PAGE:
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[ri-fuhl-juh nt]
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  1. shining brightly; radiant; gleaming: Crystal chandeliers and gilded walls made the opera house a refulgent setting for the ball.
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Origin of refulgent

First recorded in 1500–10, refulgent is from the Latin word refulgent- (stem of refulgēns, present participle of refulgēre to radiate light). See re-, fulgent
Related formsre·ful·gence, re·ful·gen·cy, re·ful·gent·ness, nounre·ful·gent·ly, adverbun·re·ful·gent, adjectiveun·re·ful·gent·ly, adverb
Dictionary.com Unabridged Based on the Random House Unabridged Dictionary, © Random House, Inc. 2018

Related Words


Examples from the Web for refulgent

Historical Examples

  • So saying, and bestowing upon the locksmith a most refulgent smile, he left them.

    Barnaby Rudge

    Charles Dickens

  • It was past noon; the great sun shone out with refulgent glory.


    Richard Short

  • It was not water, but new ice—smooth and refulgent as a mirror.

    Red Rooney

    R.M. Ballantyne

  • For six months of the year the sun is daily refulgent in the heavens, and sets evening after evening in all his glorious majesty.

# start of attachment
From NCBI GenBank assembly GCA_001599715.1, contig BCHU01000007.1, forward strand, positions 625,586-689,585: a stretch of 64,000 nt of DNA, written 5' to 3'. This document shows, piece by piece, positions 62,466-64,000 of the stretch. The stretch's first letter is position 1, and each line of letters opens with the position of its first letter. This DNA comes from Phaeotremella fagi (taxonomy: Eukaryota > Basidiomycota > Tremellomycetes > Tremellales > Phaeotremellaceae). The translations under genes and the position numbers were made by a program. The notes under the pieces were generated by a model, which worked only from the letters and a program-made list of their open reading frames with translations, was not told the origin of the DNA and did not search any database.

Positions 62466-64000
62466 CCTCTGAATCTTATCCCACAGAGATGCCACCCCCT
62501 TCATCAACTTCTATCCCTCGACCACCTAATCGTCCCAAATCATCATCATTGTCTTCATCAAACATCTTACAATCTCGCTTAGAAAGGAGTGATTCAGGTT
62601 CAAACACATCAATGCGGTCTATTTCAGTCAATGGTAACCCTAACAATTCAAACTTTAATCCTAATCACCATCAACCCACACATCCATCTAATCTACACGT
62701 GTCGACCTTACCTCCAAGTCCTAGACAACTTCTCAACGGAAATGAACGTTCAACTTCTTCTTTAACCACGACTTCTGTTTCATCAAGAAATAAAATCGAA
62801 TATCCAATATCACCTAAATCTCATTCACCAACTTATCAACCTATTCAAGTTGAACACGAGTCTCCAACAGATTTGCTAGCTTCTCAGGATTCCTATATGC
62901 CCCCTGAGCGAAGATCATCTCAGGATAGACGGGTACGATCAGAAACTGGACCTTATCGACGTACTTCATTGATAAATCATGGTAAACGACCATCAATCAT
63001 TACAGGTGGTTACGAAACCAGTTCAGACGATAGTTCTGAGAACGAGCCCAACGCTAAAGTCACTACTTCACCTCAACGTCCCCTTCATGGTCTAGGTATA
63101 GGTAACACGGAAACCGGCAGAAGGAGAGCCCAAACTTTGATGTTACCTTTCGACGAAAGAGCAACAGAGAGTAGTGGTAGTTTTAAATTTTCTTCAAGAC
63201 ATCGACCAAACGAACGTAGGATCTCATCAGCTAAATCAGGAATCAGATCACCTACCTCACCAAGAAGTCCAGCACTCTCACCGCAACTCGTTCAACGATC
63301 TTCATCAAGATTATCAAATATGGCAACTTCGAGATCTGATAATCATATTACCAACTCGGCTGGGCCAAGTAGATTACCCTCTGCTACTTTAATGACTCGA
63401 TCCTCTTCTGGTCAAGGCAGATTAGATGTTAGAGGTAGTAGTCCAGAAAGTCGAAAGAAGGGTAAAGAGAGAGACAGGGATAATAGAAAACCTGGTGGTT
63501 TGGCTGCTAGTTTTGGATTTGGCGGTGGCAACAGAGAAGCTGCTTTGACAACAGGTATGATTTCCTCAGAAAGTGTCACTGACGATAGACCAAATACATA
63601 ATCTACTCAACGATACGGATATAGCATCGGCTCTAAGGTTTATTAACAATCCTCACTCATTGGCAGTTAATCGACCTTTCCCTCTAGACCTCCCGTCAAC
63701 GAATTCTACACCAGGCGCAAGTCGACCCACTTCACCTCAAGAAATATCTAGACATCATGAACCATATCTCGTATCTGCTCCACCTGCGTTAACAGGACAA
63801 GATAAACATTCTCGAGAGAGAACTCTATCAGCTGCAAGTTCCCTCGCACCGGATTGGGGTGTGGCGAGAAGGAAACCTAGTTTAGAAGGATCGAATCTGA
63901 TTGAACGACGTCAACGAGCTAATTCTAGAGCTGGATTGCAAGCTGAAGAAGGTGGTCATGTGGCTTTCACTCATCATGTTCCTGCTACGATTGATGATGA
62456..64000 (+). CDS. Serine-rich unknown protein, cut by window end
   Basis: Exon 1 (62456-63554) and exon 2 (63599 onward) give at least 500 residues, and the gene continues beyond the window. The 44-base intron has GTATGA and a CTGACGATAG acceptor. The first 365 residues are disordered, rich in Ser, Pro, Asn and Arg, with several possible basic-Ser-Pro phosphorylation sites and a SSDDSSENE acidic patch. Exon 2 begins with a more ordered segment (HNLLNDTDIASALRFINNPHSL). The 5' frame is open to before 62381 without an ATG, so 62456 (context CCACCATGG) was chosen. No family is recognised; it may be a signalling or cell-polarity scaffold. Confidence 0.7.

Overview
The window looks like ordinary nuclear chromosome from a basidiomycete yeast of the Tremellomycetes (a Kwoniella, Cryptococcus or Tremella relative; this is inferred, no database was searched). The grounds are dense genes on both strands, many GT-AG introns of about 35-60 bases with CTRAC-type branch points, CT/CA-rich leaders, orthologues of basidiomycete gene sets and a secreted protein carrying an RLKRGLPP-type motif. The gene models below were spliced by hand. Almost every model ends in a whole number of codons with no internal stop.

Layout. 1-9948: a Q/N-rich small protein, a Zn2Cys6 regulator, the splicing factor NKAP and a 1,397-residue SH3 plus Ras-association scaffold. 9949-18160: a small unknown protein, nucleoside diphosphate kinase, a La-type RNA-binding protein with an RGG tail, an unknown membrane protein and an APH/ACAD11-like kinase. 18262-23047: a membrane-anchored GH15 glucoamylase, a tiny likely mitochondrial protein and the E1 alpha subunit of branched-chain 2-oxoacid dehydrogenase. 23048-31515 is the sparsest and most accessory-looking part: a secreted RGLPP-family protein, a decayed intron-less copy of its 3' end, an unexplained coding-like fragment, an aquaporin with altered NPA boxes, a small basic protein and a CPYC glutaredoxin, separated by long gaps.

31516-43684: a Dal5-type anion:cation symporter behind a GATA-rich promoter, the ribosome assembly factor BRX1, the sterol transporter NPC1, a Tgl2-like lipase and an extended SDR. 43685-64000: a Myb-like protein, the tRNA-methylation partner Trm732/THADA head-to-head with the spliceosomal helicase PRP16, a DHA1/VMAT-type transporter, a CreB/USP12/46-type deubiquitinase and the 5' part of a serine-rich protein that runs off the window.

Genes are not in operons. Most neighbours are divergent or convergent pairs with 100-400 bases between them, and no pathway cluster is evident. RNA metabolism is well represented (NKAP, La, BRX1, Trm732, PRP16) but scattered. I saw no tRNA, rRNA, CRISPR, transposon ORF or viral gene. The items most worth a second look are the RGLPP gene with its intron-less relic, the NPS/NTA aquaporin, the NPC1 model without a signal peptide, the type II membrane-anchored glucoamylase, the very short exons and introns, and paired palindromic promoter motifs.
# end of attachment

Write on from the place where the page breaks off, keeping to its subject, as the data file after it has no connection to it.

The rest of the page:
• In all his previous career so refulgent a day had never been his.

British Dictionary definitions for refulgent


  1. literary shining, brilliant, or radiant
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Derived Formsrefulgence or rare refulgency, nounrefulgently, adverb

Word Origin

C16: from Latin refulgēre to shine brightly, from re- + fulgēre to shine
Collins English Dictionary - Complete & Unabridged 2012 Digital Edition © William Collins Sons & Co. Ltd. 1979, 1986 © HarperCollins Publishers 1998, 2000, 2003, 2005, 2006, 2007, 2009, 2012

Word Origin and History for refulgent


c.1500, from Middle French refulgent or directly from Latin refulgentem (nominative refulgens), present participle of refulgere "flash back, shine brilliantly," from re- "back" (see re-) + fulgere "to shine" (see bleach (v.)).

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Online Etymology Dictionary, © 2010 Douglas Harper